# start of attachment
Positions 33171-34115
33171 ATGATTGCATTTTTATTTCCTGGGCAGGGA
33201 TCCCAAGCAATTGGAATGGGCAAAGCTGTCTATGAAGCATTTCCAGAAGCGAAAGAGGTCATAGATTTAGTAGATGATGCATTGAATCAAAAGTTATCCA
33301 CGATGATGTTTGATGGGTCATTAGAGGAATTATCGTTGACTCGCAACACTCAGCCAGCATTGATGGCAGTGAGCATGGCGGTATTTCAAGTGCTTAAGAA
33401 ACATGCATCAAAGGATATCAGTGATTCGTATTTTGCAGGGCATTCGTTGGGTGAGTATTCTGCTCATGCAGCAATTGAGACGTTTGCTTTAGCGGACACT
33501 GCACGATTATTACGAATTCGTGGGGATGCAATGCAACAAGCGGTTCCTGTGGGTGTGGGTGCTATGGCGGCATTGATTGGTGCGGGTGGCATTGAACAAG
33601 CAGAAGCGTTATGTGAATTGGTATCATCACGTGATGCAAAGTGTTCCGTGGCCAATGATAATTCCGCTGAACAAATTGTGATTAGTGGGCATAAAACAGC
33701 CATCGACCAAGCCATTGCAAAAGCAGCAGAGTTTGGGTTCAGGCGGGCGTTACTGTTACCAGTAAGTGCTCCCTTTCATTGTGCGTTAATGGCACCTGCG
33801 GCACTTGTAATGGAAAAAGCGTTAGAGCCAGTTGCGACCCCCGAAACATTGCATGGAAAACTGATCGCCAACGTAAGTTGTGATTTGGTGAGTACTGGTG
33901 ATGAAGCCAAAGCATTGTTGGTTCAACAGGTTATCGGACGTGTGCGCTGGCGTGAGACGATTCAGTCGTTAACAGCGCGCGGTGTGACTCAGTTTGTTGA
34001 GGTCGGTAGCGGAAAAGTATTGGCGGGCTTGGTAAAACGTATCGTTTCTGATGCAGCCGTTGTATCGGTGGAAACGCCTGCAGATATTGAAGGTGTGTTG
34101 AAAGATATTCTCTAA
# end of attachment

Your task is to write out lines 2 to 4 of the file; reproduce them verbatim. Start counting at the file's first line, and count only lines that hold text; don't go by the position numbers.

33171 ATGATTGCATTTTTATTTCCTGGGCAGGGA
33201 TCCCAAGCAATTGGAATGGGCAAAGCTGTCTATGAAGCATTTCCAGAAGCGAAAGAGGTCATAGATTTAGTAGATGATGCATTGAATCAAAAGTTATCCA
33301 CGATGATGTTTGATGGGTCATTAGAGGAATTATCGTTGACTCGCAACACTCAGCCAGCATTGATGGCAGTGAGCATGGCGGTATTTCAAGTGCTTAAGAA